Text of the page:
Absolute Privilege Illinois
In Williams vs. Fischer, 221 Ill.App.3d. 117, 581 N.E.2d. 744, 163 Ill.Dec. 590 (1991), the Fifth District Appellate Court extended absolute immunity to the Coroner of Marion County, Illinois, in a defamation action for statements publicized by the Coroner in reference to a cause of death.
The Court stated as follows:
Under the common law of Illinois, an official of the executive branch of state or local government cannot be held liable for statements made within the scope of his official duties. (Dolatowski vs. Life Printing and Publishing Co., (1990), 197 Ill. App. 3d 23, 28, 554 N.E.2d 692, 695, 143 Ill. Dec. 757.) Defendant here was such an official, and his allegedly defamatory statements were clearly made within the scope of his official duties as County Coroner. What Defendant wrote on Cheatum's death certificates was therefore absolutely privileged and could not serve as the predicate for a civil defamation action against him. 197 Ill.App.3d. at 29, 554 N.E.2d. at 695; Morton vs. Hartigan (1986), 145 Ill.App. 3d. 417, 425-426, 495 N.E.2d. 1159, 1164, 99 Ill. Dec. 424.)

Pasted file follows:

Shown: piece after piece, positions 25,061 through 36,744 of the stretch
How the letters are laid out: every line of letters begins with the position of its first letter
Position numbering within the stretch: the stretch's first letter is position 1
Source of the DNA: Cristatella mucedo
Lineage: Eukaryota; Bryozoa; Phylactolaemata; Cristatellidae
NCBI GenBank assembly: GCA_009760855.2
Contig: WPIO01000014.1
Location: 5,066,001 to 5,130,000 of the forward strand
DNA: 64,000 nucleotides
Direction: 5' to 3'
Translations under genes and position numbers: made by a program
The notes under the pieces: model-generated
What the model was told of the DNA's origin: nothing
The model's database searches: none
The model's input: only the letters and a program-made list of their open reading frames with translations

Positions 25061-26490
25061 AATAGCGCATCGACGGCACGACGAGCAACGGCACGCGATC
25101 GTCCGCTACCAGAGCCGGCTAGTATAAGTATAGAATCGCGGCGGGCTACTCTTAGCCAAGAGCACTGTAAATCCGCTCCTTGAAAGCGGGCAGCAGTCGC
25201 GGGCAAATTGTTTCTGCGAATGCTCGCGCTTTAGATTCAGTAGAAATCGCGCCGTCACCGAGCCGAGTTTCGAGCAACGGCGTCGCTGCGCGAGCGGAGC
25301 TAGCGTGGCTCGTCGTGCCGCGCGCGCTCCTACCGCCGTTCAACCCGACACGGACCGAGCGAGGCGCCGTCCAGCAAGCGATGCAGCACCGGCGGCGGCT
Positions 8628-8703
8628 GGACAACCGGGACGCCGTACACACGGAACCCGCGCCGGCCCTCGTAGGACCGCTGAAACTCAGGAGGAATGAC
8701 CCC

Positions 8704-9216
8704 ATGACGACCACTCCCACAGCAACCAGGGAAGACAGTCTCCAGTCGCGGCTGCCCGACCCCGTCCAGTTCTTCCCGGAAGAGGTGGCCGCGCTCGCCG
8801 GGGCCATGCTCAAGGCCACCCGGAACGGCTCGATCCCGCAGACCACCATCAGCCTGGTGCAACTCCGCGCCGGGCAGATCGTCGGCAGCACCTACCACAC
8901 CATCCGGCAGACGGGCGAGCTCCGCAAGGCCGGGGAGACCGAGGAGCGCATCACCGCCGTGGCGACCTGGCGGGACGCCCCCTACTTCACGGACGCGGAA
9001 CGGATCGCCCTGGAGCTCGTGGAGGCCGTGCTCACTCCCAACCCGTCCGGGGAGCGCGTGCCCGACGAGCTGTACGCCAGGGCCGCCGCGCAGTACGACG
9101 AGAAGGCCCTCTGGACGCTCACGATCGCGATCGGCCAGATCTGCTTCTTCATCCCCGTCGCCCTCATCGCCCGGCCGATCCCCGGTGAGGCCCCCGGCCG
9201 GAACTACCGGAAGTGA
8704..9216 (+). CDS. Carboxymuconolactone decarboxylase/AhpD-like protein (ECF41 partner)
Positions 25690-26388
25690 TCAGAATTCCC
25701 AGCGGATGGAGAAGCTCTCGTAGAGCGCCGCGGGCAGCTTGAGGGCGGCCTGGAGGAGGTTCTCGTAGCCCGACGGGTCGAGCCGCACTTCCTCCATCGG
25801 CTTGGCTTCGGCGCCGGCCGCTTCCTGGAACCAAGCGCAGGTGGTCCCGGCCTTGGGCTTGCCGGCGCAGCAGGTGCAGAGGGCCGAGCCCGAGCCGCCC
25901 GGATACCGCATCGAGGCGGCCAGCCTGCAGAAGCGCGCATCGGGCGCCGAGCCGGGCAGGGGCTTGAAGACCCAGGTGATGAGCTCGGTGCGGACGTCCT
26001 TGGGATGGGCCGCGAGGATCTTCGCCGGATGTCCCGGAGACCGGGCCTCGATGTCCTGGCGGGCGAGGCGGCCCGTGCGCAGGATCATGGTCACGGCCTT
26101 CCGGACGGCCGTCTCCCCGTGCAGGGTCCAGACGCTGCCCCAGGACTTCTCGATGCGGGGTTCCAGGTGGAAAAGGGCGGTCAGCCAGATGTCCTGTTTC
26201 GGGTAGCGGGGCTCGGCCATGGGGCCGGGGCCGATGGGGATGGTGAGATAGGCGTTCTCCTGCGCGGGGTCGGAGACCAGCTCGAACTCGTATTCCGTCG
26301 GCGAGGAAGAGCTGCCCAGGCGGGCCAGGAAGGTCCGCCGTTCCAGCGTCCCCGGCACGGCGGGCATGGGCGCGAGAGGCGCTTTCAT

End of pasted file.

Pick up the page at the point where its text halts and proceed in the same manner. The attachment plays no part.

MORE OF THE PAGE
In Harris vs. News-Sun, 269 Ill.App.3d. 648, 646 N.E.2d. 8, 206 Ill.Dec. 876 (1995), the Second District Appellate Court affirmed dismissal of actions against law enforcement officials on the basis of absolute privilege.
In the Harris case a detective had made comments to news reporters concerning an investigation and arrest. Noting that the statements were made by law enforcement officials in the course of their duties, the Court held that absolute privilege barred the Plaintiff's claims against the Defendants predicated on claims of damage attributable to public statements made by the Defendants.